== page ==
The Clinical Presentation of Ehlers-Danlos Syndrome

Elizabeth J. Lawrence, RNC, MSN, NNP

Disclosures

Adv Neonatal Care. 2005;5(6):301-314. 

In This Article

Prognosis

Prognosis is dependent on the type of EDS involved. Early diagnosis of vascular-type EDS may improve life expectancy. Sudden death from vascular rupture or perforation is not uncommon.[28,31,33] Vascular complications are not limited to adults. Investigation of a basilar arterial aneurysm in a 5-year-old child revealed that she had vascular-type EDS.[32] Vascular-type EDS should be considered part of the differential diagnosis of cerebral vascular accidents or strokes in infancy and early childhood.[32]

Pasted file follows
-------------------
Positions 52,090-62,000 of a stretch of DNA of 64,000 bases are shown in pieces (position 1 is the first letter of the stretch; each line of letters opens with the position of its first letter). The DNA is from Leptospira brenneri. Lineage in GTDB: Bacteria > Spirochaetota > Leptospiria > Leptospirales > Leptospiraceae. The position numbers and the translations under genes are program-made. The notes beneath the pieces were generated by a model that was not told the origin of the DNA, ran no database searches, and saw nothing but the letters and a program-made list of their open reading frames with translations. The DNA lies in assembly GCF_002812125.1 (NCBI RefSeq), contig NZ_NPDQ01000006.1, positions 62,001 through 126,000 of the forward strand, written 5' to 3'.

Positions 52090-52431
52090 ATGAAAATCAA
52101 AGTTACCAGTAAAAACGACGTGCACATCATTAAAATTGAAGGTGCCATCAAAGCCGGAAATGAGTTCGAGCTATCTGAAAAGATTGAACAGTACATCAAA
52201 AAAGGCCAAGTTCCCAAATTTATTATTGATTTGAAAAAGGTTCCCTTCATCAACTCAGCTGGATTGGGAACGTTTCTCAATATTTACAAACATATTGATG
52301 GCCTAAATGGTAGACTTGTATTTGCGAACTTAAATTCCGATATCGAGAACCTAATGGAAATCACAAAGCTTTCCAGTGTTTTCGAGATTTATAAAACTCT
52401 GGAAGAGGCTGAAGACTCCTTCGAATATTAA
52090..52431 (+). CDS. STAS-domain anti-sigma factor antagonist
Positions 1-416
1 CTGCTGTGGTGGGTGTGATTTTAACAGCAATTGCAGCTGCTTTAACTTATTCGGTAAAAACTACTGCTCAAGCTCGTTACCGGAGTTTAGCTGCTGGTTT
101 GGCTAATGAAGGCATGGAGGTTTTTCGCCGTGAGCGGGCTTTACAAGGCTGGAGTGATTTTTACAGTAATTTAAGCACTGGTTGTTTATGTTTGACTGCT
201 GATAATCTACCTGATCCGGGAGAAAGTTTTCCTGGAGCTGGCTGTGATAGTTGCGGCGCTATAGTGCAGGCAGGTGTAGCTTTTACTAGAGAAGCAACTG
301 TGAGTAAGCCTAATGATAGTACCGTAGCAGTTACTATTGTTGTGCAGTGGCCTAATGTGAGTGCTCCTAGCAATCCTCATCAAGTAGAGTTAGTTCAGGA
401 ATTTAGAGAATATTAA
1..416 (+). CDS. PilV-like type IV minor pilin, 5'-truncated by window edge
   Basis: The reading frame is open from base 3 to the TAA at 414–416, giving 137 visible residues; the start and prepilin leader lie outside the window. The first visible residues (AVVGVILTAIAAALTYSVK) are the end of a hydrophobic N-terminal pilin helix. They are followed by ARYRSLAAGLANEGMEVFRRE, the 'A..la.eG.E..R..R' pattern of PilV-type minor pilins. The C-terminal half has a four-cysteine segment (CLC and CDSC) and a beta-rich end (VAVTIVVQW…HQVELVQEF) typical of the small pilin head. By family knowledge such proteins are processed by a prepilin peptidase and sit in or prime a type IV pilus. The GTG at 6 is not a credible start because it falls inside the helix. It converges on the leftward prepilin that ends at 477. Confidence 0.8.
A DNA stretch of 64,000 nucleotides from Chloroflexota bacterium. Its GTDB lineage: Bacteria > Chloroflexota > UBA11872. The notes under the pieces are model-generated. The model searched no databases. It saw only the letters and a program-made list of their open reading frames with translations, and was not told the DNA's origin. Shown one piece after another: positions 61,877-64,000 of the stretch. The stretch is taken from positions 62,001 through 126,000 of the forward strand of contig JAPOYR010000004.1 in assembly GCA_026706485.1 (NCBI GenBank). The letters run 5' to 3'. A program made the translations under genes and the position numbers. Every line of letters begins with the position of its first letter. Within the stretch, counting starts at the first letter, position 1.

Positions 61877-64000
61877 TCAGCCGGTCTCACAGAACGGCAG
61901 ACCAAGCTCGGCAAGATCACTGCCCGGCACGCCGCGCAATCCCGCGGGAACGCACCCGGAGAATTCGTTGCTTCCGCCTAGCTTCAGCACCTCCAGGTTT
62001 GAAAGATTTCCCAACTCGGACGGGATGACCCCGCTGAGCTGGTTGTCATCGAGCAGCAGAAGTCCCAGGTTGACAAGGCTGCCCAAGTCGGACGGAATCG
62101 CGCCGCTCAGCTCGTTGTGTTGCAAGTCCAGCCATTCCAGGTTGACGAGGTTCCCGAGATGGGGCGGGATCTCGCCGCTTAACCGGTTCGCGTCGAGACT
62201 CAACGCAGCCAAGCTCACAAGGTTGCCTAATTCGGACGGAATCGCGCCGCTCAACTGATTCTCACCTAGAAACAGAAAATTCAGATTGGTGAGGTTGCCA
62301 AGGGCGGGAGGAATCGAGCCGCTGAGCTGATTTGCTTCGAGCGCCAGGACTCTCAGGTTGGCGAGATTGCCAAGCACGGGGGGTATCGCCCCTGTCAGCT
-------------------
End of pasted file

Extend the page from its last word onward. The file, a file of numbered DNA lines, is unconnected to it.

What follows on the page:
Individuals with classical- and hypermobile-type EDS have a normal lifespan.[10,25] People affected by kyphoscoliosis-type EDS may have a normal lifespan; however, in the most severe cases, they are at risk of respiratory compromise and arterial rupture.[35] The severe hypotonia in kyphoscoliosis-type EDS leads to motor developmental delays.[35] By the second or third decade of life, many of these patients are unable to walk.[1]

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